If there were a Premier League for orchestras, then the RTÉ NSO would be having a blinder of a season, judging from its regular sold-out Friday night concerts and the quality of the musicianship on offer – particularly under its new principal guest conductor, Nathalie Stutzmann. And tonight’s concert was a prime example of that – a sumptuous programme, an exciting soloist, and an orchestra that was utterly sensitive to Stutzmann’s masterful conception of the music.

Nathalie Stutzmann © Simon Fowler
Nathalie Stutzmann
© Simon Fowler

The programme was unashamedly Romantic and, unsurprisingly, utterly appetizing. The opening overture to Lalo’s opera Le Roi d’Ys was the unknown, an evocative piece that worked perfectly at whetting the audience’s appetite for more. The rest of the pieces on the programme were old favourites: Elgar’s broodingly passionate Cello Concerto, followed by Beethoven’s glorious and powerful Fifth Symphony.

Hushed and atmospheric, the plaintive clarinet hovered poignantly amidst the lush, fraught harmonies at the opening of Lalo’s Le Roi d’Ys overture. With infinite care, the NSO whispered the end of their phrases, making the furious D minor outburst all the more impressive. Stutzmann garnered a warm, lush sound from the strings, while the brass gave of their best. Stutzmann is a master at building up the excitement: here she tightly controlled the dynamics before letting the musical climax shoot forth with excitement. Kudos goes to principal cellist Martin Johnson whose solo was soulfully expressed.

Elgar’s Cello Concerto in E minor was written at the end of World War I and towards the latter stages of the composer’s career. Perhaps these two factors inform both its effulgent lyricism and its intense brooding. German cellist Alban Gerhardt’s approach to this concerto struck a rewarding balance between passionate yearning and driving the music forward, ever conscious of its final goal. From the passionate double-stops of the opening, Gerhardt made his cello sing, employing a wide, intense vibrato. The accompaniment by the NSO was sensitively handled, the orchestra always listening to the cello’s mellow voice and adjusting their dynamic range accordingly. Gerhardt’s laser-like intonation was particularly impressive as he soared stratospherically.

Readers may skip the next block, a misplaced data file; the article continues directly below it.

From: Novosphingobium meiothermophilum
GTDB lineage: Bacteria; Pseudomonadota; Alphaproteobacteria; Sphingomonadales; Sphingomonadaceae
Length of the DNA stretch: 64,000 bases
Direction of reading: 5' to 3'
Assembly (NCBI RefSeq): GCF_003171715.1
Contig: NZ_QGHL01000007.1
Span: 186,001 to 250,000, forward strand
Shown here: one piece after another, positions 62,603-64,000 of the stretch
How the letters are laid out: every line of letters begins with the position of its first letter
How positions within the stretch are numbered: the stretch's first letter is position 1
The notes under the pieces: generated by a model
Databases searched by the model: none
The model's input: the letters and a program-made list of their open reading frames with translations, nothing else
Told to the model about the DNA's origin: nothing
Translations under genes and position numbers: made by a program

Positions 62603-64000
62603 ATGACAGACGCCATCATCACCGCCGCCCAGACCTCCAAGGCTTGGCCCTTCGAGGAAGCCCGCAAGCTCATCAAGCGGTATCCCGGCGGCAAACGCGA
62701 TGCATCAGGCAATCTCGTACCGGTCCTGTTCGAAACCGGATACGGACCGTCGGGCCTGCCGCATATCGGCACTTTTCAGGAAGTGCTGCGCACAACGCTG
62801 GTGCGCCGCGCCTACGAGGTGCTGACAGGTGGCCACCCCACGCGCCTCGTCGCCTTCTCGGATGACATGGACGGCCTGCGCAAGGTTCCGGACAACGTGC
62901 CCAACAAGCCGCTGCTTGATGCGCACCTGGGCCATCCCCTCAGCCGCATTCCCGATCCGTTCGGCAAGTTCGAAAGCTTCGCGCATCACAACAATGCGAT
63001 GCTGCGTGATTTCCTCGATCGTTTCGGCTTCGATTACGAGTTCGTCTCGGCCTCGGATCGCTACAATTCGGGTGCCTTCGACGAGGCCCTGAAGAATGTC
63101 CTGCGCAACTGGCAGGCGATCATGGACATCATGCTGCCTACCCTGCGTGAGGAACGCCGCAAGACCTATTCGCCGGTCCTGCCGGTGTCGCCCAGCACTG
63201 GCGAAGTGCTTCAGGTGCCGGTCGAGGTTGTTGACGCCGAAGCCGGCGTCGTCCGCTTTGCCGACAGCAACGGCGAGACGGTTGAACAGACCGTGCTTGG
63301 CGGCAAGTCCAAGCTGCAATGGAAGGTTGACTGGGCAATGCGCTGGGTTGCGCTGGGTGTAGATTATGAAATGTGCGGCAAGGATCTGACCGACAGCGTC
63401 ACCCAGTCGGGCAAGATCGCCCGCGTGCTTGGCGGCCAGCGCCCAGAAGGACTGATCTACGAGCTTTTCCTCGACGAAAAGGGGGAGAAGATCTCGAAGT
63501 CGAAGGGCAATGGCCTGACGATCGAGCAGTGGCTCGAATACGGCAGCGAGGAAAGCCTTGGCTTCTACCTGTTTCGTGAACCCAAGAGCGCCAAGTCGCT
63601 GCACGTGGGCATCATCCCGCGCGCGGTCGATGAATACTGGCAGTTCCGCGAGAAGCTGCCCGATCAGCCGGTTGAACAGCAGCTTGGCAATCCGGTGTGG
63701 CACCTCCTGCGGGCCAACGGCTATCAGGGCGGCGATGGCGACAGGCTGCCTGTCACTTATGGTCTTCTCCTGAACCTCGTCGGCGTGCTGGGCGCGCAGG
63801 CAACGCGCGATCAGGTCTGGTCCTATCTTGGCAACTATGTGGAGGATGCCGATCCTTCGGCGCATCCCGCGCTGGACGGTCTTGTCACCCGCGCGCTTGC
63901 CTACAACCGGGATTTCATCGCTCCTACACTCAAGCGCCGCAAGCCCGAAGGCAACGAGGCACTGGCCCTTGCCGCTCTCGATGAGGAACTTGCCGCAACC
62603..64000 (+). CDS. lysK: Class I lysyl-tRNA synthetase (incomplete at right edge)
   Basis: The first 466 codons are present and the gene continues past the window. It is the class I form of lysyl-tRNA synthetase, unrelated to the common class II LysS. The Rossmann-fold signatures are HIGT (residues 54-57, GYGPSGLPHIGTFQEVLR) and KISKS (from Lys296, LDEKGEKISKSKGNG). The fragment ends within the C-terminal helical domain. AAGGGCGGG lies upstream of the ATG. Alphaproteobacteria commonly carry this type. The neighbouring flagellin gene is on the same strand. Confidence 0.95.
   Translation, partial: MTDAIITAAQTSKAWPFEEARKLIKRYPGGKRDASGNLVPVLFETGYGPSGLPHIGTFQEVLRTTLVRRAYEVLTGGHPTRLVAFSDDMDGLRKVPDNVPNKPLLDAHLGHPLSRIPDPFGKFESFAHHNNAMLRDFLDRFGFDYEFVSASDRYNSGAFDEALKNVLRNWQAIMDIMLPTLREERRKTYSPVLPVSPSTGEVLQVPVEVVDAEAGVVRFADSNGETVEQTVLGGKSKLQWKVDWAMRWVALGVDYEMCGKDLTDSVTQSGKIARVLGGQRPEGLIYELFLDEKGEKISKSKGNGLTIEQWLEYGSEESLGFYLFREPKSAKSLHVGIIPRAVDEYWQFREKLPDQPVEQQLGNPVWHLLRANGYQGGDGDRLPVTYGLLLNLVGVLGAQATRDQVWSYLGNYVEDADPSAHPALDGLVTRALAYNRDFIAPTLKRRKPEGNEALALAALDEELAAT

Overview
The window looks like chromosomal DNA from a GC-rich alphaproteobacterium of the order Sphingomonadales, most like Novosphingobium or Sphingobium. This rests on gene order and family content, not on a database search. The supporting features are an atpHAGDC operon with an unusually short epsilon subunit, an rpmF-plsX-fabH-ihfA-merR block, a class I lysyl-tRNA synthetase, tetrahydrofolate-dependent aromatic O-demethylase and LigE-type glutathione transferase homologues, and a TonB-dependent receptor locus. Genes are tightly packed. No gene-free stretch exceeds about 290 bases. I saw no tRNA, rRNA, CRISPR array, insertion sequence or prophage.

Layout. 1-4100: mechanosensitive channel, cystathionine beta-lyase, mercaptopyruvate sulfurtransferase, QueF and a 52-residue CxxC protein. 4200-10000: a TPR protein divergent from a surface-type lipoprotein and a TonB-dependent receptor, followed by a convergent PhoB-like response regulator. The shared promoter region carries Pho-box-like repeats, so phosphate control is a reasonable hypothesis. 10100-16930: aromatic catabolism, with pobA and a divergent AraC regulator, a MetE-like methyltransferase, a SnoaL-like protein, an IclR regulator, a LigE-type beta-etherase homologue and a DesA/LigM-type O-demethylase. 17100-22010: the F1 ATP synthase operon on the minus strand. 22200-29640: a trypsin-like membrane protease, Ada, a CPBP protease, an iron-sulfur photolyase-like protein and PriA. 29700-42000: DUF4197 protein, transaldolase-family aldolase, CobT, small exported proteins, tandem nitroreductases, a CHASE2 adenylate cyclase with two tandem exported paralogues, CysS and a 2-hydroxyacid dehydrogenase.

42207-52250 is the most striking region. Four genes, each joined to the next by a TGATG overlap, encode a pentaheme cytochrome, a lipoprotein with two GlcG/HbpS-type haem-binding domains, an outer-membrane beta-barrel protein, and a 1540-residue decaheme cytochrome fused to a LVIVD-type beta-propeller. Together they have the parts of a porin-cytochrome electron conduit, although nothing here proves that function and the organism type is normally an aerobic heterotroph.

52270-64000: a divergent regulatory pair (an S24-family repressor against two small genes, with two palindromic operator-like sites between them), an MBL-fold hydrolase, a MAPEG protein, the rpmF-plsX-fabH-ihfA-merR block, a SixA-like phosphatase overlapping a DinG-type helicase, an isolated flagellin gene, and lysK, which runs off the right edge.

In the third movement Lento, the orchestra and cellist breathed as one, creating a moment of serene beauty. Gerhardt’s top notes shone with ethereal splendour, while the stillness he imbued his pianissimos with were equally impressive. In the final movement, he navigated the virtuosic rhapsodic passages with all the agility and sure-footedness of a Chamonix goat. 

Daunting is one of the words that springs to mind in trying to tackle one of the world’s best-loved symphonies – Beethoven’s Symphony no. 5 in C minor. Everyone knows it and a large portion of the tonight’s audience, I suspect, have their favourite recording of it too. Stutzmann grasped us by the lapels with her interpretation of this great work, with a first movement that pullulated with energy and dramatic tension. Even in the gentler sections, these were not moments of indulgent relief but they had a hint of menace lurking never too far from the surface.

There was a matter-of-fact approach to the second movement Andante as the variation passed from cello to violin with the pizzicato buoying up the melody. The wallop of the off-beat accent on the timpani was thoroughly in the jocose Beethovenian style. The “mysterious and uncanny” Scherzo possessed an air of expectancy and the quieter moments contrasted with the sharp outbursts of fury. Stutzmann kept the lid firmly on the dynamic of pianissimo, making the music bubble with tension.

For the finale, the brass stood up and gave a triumphant announcement of the march. Here the outer section thrilled with joyous energy and chirpy antiphonal moments. The piccolo shrilled its protestations of innocence before the brilliant tour de force of the Presto section. Stutzmann and the NSO played their hearts out, bringing the concert to a very satisfying conclusion.  

*****